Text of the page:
§ The Minister of State, Department of National Heritage (Mr. Iain Sproat)
A final decision on the Bosman case has not yet been made by the European Court of Justice. I am monitoring the situation closely.
§ Mr. Betts
Does the Minister not recognise that the possibility of transfer fees and the transfer system ending in this country as a result of the Bosman judgment poses a real threat to many smaller league and non-league clubs that, without transfer fees, could go out of existence? I understand that, for some time, the Minister has been under pressure to take action from the Football Association. Will he set out precisely the Government's position, and say whether he is prepared to take the initiative on a Europewide basis, to ensure that the rights of individuals are protected and that transfer fees— without which they would go out of existence and the whole nature of the game in this country would be changed—continue to flow to smaller league and non-league clubs?
§ Mr. Sproat
The hon. Gentleman is right to say that this is a serious matter. However, so far we have heard only an opinion from the Advocate-General, not from the European Court of Justice—which is likely to reach its verdict next January or February. We shall see what that says. As to extending the European Union's competence to matters of sport in this country, that would not be a good idea.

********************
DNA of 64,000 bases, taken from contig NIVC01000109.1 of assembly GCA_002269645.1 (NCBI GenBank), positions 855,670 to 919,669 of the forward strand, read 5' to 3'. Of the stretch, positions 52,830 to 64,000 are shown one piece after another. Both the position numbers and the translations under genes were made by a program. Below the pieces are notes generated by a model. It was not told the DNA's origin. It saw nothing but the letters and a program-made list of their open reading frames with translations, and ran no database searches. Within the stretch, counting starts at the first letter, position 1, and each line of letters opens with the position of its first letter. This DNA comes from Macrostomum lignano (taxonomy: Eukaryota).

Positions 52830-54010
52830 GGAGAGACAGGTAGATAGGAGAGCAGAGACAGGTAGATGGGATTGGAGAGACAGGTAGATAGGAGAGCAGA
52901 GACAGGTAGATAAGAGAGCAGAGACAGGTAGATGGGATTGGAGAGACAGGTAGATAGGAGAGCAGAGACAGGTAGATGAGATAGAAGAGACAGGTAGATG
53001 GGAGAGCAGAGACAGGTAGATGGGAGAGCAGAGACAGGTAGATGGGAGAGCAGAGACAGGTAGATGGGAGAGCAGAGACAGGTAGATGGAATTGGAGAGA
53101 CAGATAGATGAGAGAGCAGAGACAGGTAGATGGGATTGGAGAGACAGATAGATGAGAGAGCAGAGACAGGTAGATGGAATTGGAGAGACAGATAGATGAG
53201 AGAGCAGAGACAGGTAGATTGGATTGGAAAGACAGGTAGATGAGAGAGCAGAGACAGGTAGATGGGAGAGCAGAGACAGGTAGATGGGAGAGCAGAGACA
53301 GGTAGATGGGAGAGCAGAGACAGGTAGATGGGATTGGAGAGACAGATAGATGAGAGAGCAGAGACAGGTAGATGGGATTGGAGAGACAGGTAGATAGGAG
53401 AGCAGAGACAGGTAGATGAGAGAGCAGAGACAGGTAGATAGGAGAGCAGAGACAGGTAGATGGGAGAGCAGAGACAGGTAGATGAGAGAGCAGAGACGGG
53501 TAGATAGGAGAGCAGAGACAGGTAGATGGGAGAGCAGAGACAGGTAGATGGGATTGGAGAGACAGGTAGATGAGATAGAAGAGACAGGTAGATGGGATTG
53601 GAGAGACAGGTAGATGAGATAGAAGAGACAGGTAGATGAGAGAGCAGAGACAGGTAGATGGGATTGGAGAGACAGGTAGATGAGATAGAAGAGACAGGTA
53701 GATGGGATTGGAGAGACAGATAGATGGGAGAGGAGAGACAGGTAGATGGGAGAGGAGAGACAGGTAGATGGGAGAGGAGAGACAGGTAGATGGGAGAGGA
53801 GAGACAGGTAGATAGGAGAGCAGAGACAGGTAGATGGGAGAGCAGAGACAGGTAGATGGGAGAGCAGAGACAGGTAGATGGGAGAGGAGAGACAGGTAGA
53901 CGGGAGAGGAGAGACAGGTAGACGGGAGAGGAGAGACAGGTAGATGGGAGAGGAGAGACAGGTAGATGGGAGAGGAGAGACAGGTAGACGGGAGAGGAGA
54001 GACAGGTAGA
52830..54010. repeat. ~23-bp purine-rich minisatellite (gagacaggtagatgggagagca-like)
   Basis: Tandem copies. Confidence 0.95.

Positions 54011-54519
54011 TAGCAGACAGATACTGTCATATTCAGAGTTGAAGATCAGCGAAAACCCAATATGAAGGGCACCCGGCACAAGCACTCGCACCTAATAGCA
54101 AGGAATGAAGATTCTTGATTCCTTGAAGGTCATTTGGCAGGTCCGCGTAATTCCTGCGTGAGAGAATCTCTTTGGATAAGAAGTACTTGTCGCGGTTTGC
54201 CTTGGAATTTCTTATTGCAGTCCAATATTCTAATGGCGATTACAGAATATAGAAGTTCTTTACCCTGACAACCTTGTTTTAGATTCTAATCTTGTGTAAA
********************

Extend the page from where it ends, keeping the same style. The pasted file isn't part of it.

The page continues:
§ Mr. Anthony Coombs
While acknowledging that only an opinion, not a judgment, has been given, I wish to add to the comments of the hon. Member for Sheffield, Attercliffe (Mr. Betts). Many smaller league clubs, especially Vauxhall Conference clubs, would not be viable were it not from the transfer fees that they can obtain by acting as a nursery for players. Transfer fees are immensely important for league and non-league football. If the Government would take cognisance of that fact, I am sure that those clubs would be most grateful.
§ Mr. Sproat
I know that my hon. Friend takes a close interest in the Vauxhall Conference. I saw Mr. Garth 318 Crooks and Mr. Gordon Taylor last week, and on 29 November my right hon. Friend and I will be seeing representatives of the Football Association, the Football League and the Premier League. I am sure that the matter will be taken carefully into account at that meeting and at others.
§ Mr. Pendry
In view of the serious implications for British soccer were Bosman to be enacted, why did not the Government join the German, Italian, French, Danish and other Governments in making representations to the European Court in defence of our transfer system? To make amends, when the Minister next meets representatives of the Football Association, will he agree to join other European Union countries in pressing for football to be included as an activity of cultural importance under article 128, so that football-related matters are taken into account within that article?
§ Mr. Sproat
We did not go to the European Court of Justice because we think that it would be wrong to badger the court when it has not delivered its decision. When it has done so, we shall continue to monitor the matter closely. We are opposed to extending competence—and when the football authorities look closely at the possible consequences of extending EU competence to British sport, we think that they will agree.